2006 Brussels riots

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Between 23 and 29 September 2006, youths of mainly immigrant descent rioted in Brussels, causing the destruction of several shop windows and the burning of ten cars and part of a hospital. The immediate cause of the riots was anger at the unexplained death in custody of a local man of Moroccan origin, Fayçal Chaaban.

A court later found 2 prison doctors guilty of assault/battery and failing to aid a person in mortal danger having administered a fatal dose of tranquilizers and gave them a 6-month suspended jail sentence.

Death of Fayçal Chaaban[edit]

Fayçal Chaaban, 25, had been involved in criminal activities since he was 13. He had been convicted for stealing in 2001, 2003, 2004 and 2005, and had been in prison since 16 September on the suspicion of theft. He started to serve a 10-month term in the prison of Forest, a Brussels municipality,[1][2] after being caught at the wheel of a vehicle with no driving license and no insurance.

Chaaban was found dead in his cell on 24 September. He died after being administered tranquilizers in his cell. An autopsy on the body failed to throw a light on the exact cause of death. According to police pathologists, the body didn't show any traces of violence. Further tests were needed to determine whether there is a link between the tranquilizers and the death, but prosecutors said the results of toxicology tests would take weeks to come back from the laboratory.[3]

Belgian Justice Minister Laurette Onkelinx visited the deceased man's family shortly after his death.[4]


The riots began in the Marolles (Marollen) quarter of Brussels and the area near the Brussels-South Railway Station on the evening of 23 September 2006. Between 1 and 4 am, ten cars were set on fire, several car and shop windows were smashed, and one shop was set alight. Violence continued each night during the next days. On 26 September, after hearing the news on the death of Fayçal Chaaban, crowds of young persons started throwing stones at passing people and cars, smashing car windows and setting them ablaze, demolishing bus shelters and looting shops. The rioters also threw molotov cocktails into CHU Saint-Pierre, which caught fire and required fire brigade intervention. During the incident, the rioters managed to steal the keys of the fire engine.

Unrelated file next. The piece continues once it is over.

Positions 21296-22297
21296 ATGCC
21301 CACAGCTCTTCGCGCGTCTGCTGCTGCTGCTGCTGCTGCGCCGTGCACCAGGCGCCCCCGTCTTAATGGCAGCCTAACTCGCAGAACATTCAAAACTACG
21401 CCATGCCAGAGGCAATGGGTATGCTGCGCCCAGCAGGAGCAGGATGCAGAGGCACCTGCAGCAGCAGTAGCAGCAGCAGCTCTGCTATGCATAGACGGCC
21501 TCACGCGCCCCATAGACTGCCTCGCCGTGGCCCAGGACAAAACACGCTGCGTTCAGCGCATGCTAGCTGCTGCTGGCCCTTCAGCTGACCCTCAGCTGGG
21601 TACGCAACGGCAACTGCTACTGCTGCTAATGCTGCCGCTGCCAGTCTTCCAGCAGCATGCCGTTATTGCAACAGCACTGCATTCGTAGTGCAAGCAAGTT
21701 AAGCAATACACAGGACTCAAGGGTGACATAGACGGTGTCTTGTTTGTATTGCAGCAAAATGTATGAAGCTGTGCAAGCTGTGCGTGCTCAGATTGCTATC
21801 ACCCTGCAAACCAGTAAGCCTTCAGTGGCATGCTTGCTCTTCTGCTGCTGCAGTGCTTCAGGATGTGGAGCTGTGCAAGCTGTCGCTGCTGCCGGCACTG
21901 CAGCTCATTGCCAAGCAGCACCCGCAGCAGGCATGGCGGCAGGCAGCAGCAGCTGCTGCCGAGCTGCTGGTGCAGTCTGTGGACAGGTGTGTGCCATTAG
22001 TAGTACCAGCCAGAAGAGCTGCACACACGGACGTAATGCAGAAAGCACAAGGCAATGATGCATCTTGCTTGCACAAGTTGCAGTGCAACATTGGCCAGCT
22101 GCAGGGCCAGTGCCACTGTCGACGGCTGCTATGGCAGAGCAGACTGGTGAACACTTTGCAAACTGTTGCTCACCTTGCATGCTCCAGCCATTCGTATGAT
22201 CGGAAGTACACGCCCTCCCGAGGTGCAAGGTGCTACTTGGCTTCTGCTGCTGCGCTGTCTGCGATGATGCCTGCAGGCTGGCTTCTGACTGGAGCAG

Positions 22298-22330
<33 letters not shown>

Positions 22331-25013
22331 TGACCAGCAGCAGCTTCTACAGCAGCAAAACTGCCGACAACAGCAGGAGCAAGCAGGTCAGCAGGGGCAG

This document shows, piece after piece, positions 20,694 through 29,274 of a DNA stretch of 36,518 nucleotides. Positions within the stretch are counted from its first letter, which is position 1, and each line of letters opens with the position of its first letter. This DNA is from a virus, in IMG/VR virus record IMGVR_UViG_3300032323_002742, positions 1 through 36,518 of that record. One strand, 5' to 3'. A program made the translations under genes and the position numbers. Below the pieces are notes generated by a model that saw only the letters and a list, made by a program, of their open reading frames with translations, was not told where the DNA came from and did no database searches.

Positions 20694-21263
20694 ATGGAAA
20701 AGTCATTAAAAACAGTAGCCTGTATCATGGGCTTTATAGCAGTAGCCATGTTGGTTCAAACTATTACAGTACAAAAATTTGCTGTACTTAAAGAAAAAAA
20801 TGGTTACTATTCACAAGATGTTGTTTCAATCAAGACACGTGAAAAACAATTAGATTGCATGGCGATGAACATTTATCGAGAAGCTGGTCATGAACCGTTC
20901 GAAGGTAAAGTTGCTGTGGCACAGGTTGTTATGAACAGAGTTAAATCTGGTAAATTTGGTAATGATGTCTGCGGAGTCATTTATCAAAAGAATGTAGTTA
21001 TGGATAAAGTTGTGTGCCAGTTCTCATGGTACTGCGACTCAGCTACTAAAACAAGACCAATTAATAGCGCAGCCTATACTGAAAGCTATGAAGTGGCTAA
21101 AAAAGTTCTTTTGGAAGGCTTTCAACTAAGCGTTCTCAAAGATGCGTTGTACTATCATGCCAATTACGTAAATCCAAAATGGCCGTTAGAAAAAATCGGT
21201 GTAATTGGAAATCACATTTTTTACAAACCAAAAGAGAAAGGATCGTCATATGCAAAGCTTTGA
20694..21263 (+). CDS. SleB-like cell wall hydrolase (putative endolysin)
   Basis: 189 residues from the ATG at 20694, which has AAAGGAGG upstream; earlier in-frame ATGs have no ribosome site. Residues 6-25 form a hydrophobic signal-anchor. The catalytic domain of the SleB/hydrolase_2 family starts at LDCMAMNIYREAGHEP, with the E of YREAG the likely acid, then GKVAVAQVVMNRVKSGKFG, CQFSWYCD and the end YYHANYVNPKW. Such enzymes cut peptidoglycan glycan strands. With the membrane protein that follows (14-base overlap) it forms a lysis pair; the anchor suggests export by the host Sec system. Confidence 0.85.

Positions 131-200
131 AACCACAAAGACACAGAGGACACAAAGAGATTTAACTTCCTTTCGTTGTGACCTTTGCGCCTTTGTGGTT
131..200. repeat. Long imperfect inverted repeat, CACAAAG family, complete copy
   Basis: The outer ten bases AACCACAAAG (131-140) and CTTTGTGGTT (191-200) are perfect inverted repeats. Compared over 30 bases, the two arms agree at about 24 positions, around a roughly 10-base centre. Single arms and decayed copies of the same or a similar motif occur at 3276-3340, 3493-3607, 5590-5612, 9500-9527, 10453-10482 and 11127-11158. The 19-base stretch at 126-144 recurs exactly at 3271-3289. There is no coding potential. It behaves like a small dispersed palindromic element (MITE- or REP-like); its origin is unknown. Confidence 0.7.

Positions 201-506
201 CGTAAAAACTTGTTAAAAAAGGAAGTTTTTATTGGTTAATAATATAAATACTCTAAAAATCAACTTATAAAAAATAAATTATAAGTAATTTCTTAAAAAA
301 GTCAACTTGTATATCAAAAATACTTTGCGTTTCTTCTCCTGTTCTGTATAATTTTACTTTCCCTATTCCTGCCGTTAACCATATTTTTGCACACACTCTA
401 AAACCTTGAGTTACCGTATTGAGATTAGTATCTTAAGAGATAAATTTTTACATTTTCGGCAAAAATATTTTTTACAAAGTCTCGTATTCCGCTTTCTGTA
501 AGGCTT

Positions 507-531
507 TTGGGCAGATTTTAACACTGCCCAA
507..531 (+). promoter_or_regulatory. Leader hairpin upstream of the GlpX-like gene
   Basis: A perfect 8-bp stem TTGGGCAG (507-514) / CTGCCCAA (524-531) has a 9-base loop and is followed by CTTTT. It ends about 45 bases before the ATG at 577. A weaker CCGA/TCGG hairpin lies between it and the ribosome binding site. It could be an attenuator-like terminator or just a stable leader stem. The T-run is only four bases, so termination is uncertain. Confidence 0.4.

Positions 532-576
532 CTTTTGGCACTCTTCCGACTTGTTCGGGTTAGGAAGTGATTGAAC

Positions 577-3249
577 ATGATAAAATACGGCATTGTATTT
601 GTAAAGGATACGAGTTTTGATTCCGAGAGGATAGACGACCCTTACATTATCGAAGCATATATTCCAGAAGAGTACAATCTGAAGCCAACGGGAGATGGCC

Brussels' police arrested 30 rioters on 26 September 45 rioters on 27 September and 53 rioters on 28 September.[5] Police said some of those arrested were carrying material to make petrol bombs.[3] At least 242 crime files were opened by the police.

Most rioters were identified as immigrant youths from North-African origin, who claimed that they are upset by the death of Chaaban. A Belgian official said that the rioting was the worst since youths set fire to 15 vehicles across Belgium in November 2005, in violent riots which authorities said imitated unrest then going on in France.

On Belgian RTBF radio, Brussels's mayor Freddy Thielemans thanked the family of the late Fayçal Chaaban for helping to try to calm down the rioters.

By 29 September, the situation was said to be calm again.

See also[edit]


  1. ^ Beliën, Paul (26 September 2006). "Ramadan Rioting in Brussels". The Brussels Journal. Retrieved 31 August 2010.
  2. ^ "Dix arrestations dans les Marolles". Le Soir (in French). 26 September 2006. Archived from the original on 12 March 2007. Retrieved 29 November 2007.
  3. ^ a b "Arrests after riots in Brussels". BBC News. bbc.co.uk. 28 September 2006. Retrieved 29 November 2007.
  4. ^ "Street riots in Brussels following Moroccan prisoner's death". ArabicNews.com. 27 September 2006. Archived from the original on 2 December 2007. Retrieved 29 November 2007.
  5. ^ Beliën, Paul (28 September 2006). "Brussels Returns to Normal, for Now". The Brussels Journal. Retrieved 31 August 2010.